Nuclear Winter Still Possible

Many people who even remember talk about nuclear winter from last century think it was somehow discredited. Not so. The climate scientist Alan Robock and his associates have continued to study it and nobody has cast doubt on their climate models. Robert Kozel of the Nuclear Age Peace Foundation interviewed the 63-year-old Rutgers scientist. Even after the New START agreement is fulfilled in 2017, there will still be enough nuclear weapons in American and Russian arsenals to produce a full nuclear winter with temperatures below freezing in the summer.

Robock points out that the military planners still operate on the MAD assumption—that the dangers of mutual retaliation are the reason they don’t use nuclear weapons. The real fact is that it would be suicide to do so. “If you attacked a country and produced all these fires and smoke, it would come back to haunt you. It would affect your agricultural production.”

How about nuclear war between some new nuclear powers, such as India and Pakistan? Suppose each of them used only 50 Hiroshima-size nuclear weapons. That’s the simplest size to build, and it would be less than one percent of the global nuclear arsenal, and less than half of each of their arsenals. Yet twenty million people would die, and about five million tons of smoke would go up into the atmosphere, last more than a decade, and cause cooling of the earth’s surface. It would be the coldest temperatures ever experienced in recorded history—colder than the “Little Ice Age” a couple of hundred years ago in which there was famine around the world. This would devastate the world food market. Robock and his colleagues estimate that up to a billion people might die.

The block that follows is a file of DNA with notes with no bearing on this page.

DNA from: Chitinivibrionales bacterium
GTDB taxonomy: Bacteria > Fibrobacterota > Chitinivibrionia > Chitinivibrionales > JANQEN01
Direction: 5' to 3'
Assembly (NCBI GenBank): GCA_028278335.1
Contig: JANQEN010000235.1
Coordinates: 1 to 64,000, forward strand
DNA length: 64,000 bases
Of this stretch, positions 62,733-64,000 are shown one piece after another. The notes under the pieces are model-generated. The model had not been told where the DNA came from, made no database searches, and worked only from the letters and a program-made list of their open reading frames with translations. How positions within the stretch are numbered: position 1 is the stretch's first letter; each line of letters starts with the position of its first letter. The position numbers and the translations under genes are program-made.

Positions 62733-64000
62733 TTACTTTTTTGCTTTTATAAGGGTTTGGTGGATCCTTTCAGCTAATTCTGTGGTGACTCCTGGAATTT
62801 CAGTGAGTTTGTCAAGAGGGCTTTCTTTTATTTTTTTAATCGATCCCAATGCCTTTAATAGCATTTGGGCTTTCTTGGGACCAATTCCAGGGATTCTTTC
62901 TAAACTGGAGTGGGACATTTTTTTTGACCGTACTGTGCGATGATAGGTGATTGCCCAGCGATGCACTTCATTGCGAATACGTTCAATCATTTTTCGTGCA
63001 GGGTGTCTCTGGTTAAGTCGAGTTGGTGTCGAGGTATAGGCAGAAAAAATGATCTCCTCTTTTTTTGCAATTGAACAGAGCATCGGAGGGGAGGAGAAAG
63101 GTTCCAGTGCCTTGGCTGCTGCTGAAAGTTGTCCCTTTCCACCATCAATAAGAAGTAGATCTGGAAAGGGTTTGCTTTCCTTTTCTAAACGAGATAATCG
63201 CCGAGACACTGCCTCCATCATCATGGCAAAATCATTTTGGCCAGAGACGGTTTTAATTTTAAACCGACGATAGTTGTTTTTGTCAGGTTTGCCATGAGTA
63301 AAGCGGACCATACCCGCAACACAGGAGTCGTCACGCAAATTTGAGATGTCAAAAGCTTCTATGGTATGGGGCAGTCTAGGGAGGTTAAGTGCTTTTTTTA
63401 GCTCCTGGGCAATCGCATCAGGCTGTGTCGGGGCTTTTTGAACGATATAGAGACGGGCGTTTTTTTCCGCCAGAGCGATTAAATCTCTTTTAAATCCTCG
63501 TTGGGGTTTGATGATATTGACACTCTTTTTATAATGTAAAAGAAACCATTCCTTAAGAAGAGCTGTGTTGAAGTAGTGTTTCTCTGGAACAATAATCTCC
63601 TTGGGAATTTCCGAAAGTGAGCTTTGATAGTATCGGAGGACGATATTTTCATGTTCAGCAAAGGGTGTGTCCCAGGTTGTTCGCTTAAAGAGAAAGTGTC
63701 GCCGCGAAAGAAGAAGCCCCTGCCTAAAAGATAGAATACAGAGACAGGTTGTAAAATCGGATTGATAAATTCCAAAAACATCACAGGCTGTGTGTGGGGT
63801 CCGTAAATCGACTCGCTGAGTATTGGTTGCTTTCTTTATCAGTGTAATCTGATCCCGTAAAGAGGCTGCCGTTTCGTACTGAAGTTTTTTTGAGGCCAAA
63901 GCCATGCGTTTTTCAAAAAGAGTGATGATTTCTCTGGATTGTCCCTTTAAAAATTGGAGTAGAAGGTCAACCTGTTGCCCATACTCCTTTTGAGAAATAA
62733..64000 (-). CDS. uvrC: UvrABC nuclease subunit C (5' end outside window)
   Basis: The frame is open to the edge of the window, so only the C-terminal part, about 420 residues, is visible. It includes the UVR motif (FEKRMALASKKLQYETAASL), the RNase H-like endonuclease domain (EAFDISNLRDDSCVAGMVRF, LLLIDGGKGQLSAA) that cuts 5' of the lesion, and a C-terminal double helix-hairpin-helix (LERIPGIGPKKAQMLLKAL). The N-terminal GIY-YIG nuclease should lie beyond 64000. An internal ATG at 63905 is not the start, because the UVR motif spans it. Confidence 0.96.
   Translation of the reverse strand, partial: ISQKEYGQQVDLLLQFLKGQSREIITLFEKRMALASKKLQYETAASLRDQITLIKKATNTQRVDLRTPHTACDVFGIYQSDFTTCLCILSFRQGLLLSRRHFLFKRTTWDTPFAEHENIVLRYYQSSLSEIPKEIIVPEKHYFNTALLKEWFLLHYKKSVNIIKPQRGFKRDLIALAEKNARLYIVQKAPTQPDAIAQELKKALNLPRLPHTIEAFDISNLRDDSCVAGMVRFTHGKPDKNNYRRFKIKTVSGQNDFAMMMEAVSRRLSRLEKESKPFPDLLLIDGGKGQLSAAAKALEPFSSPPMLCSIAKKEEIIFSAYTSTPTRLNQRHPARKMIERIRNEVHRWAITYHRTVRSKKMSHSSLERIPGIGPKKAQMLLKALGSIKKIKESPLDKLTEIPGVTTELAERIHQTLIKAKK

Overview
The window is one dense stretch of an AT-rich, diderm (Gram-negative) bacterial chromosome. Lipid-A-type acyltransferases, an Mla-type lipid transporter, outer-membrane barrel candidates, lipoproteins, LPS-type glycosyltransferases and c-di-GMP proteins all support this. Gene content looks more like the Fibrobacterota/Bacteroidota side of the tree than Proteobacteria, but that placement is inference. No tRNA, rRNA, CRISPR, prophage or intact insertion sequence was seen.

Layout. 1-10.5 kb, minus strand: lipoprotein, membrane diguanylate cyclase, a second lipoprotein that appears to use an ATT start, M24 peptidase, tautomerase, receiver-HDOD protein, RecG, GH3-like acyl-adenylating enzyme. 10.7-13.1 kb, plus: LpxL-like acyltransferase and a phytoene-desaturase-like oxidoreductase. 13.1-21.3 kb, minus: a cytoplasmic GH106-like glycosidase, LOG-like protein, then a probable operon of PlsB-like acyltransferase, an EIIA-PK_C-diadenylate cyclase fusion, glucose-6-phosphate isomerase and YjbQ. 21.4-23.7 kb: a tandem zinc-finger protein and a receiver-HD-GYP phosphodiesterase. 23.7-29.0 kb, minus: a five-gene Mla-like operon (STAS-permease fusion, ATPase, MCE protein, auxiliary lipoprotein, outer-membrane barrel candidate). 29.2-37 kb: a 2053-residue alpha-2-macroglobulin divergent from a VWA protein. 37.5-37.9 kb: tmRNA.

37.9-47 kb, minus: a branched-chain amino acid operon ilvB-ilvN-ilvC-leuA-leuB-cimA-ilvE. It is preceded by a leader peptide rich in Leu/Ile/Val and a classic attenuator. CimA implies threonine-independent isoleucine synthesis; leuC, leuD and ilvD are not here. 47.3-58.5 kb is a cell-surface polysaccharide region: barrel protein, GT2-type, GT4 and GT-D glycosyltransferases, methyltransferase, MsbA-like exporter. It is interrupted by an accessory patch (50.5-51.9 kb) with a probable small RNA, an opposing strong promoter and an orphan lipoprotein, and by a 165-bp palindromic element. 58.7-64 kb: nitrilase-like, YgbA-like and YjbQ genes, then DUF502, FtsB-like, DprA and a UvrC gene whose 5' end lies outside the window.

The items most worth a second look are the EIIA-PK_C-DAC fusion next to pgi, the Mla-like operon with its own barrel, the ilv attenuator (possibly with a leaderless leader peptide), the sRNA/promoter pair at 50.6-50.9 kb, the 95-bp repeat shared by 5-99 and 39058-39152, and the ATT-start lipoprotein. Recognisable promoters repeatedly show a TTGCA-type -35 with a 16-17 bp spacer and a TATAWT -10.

Yet military planners ignore the research. A Pakistani colleague told Roback that his people are really proud of their accomplishment and, “If you started doing research into this in Pakistan to show that they can’t be used because of environmental dangers, you would be a pariah. People would criticize you as being unpatriotic.”

Source: Nuclear Age Peace Foundation.

Japan Building Nuclear Reprocessing Plant

Japan is preparing to start up a huge nuclear-fuel reprocessing plant in its northern Aomori prefecture. It will be able to produce nine tons of weapon-usable plutonium per year—enough to build 2,000 bombs. However, the plutonium is supposed to be used solely for power generation. Prime Minister Shiinzo Abe’s ruling Liberal Democratic Party favors nuclear power and intends to push forward with the Rokkasho Plant. Its startup has been delayed 19 times because of technical problems, and it was mothballed after more than $21 billion had been invested in it since 1992.

The Obama administration objects to the plan to finish and open the plant, saying that it will force China to respond to prove that Beijing, not Tokyo, is the most dominant nuclear player in the region. Moreover, hawkish South Korean and Japanese politicians are now considering openly whether their governments should pursue nuclear weapons, especially since North Korea tested another bomb in February. South Korea tells the US that it should have the same capabilities as Japan. China has a new agreement with a French nuclear power company to construct a reprocessing nuclear fuel plant for civilian purposes, which will be on the same scale as Rokkasho.

Source: The Wall Street Journal, May 1, 2013.

Global Defence Budgets in Billions of US $

Country 2012 Spending Percent of GDP
(Including war & nuclear) 645.7 4.12
Canada 18.4 1.04
China 102.4 1.24
Russia 59.9 3.06
United Kingdom 64.1 2.63
France 48.1 1.86
Germany 40.4 1.20
Japan 59.4 0.99
India 38.5 1.98
Italy 23.6 1.19
Brazil 35.3 1.45
Australia 25.1 1.63
Saudi Arabia 52.5 7.99
South Korea 29.0 2.52
Israel 19.4 7.85
Taiwan 10.3 2.21
Iran 23.9 4.95
North Korea ? ?
Pakistan 5.9 2.55
Venezuela 6.1 1.80
Iraq 14.7 11.28
Afghanistan 2.1 10.54
Oman 6.7 8.42
Jordan 1.8 5.60

Source: Laicie Heeley,

There is no agreed-upon international definition for defence expenditure. Defence estimates for Russia and China (which regularly underreport their annual military budgets) have been reported using a method known as Purchasing Power Parity. These figures for Russia and China are significantly higher than both officially reported and market exchange rate figures.

Peace Magazine Jul-Sep 2013

Peace Magazine Jul-Sep 2013, page 2. Some rights reserved.

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